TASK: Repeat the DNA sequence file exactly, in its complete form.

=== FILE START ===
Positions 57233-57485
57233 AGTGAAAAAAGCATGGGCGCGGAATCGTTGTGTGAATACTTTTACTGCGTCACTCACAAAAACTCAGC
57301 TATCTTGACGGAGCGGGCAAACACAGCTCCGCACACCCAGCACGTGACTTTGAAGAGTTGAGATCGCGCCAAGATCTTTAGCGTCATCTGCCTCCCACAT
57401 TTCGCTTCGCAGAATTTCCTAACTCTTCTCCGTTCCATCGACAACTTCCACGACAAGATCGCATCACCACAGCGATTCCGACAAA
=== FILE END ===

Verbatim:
Positions 57233-57485
57233 AGTGAAAAAAGCATGGGCGCGGAATCGTTGTGTGAATACTTTTACTGCGTCACTCACAAAAACTCAGC
57301 TATCTTGACGGAGCGGGCAAACACAGCTCCGCACACCCAGCACGTGACTTTGAAGAGTTGAGATCGCGCCAAGATCTTTAGCGTCATCTGCCTCCCACAT
57401 TTCGCTTCGCAGAATTTCCTAACTCTTCTCCGTTCCATCGACAACTTCCACGACAAGATCGCATCACCACAGCGATTCCGACAAA